#TheList Nasar Khan, born 13/03/1982, of 12 July Street, Blackburn BB1 1SR – turned a terraced house into a training centre for vicious fighting dogs
Khan pleaded guilty to eight charges of owning fighting dogs and one of allowing one of the dogs to be in a public place without a muzzle or lead.
Police found the nine illegal, unlicensed pit bull terriers chained up around a terraced property in July Street, Blackburn, after one escaped and began roaming the street.
The house, which was owned by Khan’s family, had been transformed into a pitbull training centre complete with a treadmill.
Isla Chilton, prosecuting, said: “Inside the house was a violent scene and there was blood splattered everywhere.
“There was no furniture and no lighting. It was just full of caged and chained dogs with a treadmill.
“There was a range of muscle-building tablets and powder found there.
“It is clear that these dogs had been trained to fight, a number of these dogs had relatively fresh scars on them. They are clearly not pets.
“The treadmill had a clip for the dogs’ collars which forced them to run, keeping them as fit as possible for fighting.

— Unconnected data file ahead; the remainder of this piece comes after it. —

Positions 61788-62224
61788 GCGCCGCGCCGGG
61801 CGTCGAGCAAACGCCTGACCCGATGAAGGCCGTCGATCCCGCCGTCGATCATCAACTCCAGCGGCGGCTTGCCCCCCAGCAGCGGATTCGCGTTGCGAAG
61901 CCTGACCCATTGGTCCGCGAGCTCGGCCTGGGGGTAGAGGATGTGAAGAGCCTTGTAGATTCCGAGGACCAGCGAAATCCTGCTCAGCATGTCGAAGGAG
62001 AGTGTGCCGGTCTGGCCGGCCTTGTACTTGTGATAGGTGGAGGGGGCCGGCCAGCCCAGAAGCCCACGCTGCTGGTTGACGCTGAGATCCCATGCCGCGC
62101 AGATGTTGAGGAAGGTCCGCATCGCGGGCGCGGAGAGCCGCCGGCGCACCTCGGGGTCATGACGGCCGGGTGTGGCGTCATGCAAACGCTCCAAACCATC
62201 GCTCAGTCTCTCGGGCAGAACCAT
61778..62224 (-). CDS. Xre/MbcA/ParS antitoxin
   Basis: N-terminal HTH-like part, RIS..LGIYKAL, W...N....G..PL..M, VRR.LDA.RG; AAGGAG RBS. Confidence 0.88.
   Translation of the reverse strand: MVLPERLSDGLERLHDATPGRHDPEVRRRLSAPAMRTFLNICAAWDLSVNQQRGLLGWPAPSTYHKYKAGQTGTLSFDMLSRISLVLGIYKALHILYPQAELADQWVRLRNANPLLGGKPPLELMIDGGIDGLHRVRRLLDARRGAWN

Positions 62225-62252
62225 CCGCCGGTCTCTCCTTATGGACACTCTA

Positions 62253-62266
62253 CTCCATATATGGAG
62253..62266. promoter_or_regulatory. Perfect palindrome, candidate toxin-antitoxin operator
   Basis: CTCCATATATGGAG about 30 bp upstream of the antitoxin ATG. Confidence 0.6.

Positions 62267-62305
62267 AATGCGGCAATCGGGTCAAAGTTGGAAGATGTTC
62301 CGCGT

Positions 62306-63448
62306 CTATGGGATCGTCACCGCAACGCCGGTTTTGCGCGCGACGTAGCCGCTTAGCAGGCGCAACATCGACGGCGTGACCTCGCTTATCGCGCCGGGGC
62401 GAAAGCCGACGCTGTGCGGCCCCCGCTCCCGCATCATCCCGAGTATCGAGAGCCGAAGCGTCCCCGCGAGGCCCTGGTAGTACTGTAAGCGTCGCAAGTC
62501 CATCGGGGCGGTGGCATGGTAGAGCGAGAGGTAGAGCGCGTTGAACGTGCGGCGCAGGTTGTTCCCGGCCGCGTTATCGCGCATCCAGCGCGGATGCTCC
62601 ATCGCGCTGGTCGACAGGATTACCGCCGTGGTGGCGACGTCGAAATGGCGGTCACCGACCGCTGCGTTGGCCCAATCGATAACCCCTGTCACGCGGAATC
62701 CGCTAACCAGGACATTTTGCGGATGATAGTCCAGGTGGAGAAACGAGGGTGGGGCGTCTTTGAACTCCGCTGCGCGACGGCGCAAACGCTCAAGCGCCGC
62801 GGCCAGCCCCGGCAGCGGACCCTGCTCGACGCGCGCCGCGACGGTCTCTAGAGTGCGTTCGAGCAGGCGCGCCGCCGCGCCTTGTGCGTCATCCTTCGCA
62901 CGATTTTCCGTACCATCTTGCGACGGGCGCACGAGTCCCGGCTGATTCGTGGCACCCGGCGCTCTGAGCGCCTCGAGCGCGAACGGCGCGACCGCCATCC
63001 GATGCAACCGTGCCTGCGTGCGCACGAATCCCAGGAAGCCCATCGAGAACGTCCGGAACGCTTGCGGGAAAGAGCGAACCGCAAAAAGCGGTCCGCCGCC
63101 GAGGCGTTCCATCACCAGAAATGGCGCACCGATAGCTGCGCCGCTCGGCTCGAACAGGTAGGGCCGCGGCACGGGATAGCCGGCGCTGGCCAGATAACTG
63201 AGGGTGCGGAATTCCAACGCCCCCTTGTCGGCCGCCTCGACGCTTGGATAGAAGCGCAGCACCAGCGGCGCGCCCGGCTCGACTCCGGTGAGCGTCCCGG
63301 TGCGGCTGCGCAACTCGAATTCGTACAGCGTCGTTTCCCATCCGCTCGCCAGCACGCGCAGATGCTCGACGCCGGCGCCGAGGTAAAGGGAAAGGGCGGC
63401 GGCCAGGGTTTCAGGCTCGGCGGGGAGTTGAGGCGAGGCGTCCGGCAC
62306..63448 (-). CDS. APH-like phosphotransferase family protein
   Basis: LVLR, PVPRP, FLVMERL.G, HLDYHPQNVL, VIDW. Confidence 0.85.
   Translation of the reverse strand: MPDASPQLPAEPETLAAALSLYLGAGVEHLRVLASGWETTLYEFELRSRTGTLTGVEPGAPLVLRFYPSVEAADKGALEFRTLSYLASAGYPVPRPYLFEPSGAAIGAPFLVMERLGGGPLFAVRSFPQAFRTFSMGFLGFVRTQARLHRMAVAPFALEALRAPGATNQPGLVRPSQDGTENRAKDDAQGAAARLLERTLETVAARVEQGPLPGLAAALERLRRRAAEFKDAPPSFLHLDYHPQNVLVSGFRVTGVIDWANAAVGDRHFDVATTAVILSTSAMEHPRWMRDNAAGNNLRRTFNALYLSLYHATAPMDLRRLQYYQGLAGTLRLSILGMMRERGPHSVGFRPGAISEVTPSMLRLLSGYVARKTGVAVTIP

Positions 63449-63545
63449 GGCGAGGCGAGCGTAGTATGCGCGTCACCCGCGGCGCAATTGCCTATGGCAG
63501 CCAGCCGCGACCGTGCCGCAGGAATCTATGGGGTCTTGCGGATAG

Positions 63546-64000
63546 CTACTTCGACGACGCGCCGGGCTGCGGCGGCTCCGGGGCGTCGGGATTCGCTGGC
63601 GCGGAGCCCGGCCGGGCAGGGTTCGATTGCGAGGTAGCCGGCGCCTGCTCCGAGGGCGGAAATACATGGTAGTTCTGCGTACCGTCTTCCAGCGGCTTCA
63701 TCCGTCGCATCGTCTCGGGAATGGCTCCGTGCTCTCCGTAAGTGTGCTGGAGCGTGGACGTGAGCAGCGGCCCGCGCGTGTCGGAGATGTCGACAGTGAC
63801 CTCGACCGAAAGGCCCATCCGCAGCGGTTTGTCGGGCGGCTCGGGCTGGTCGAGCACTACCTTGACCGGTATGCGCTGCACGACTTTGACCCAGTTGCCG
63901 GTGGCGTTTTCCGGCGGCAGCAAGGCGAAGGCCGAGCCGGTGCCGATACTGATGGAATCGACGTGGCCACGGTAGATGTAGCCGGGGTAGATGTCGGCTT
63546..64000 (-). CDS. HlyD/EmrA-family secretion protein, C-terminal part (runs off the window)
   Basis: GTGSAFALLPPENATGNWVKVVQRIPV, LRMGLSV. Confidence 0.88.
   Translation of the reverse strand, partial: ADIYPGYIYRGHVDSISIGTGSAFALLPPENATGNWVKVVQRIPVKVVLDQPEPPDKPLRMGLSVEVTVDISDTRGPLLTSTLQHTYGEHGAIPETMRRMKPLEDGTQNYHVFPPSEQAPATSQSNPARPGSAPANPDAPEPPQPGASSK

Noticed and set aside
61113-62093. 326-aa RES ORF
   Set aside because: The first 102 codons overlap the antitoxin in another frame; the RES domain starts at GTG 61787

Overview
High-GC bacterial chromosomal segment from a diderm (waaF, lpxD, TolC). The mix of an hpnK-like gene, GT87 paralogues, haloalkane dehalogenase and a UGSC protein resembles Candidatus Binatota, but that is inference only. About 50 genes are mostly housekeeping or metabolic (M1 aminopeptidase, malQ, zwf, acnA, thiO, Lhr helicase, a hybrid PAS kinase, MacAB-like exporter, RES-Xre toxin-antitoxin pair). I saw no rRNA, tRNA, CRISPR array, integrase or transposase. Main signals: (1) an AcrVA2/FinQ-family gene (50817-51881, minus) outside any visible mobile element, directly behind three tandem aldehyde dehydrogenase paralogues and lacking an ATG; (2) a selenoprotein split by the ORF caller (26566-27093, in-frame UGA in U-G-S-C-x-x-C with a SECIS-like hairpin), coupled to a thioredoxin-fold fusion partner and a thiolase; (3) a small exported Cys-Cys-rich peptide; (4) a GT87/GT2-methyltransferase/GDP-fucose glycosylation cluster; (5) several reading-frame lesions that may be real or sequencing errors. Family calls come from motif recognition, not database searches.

“These were not normal pit bulls. They were very aggressive and very dangerous.”
After police discovered the animals, which are banned under the 1991 Dangerous Dogs Act, a dog warden was called and they were taken to a kennel, Ms Chilton said.
The court heard the dogs were so vicious that after they were seized one of them escaped from his cage in the back of the dog warden’s van and mauled another so badly he had to be put down. All nine dogs were later euthanised.
Aftab Bakhat, defending, said his client was not training the dogs for fighting, but was “fascinated” by them and wanted them to grow big and muscular. He added that Khan was an “extremely stupid man” and did not realise that what he was doing was illegal.
District Judge Peter Ward said: “It is clear that these dogs were being trained to bite and the potential danger to the public was significant.”
Judge Ward continued: “He may have been naive but it seems to me that these are dogs that have been prepared for fighting and have been involved in some fighting.”
The cost of kenneling the dogs reached over £15,000. This was met by the taxpayer after unemployed Khan was jailed.
After the case, RSPCA spokesman Sophie Corless said: “Sadly large numbers of pitbull types are still being kept for the wrong reasons – seen as macho status symbols for the purpose of organised dog fighting.
“Either way the dog’s welfare is unnecessarily put at great risk by their owners. It is a brutal crime.”
Sentencing: four months in jail. No ban.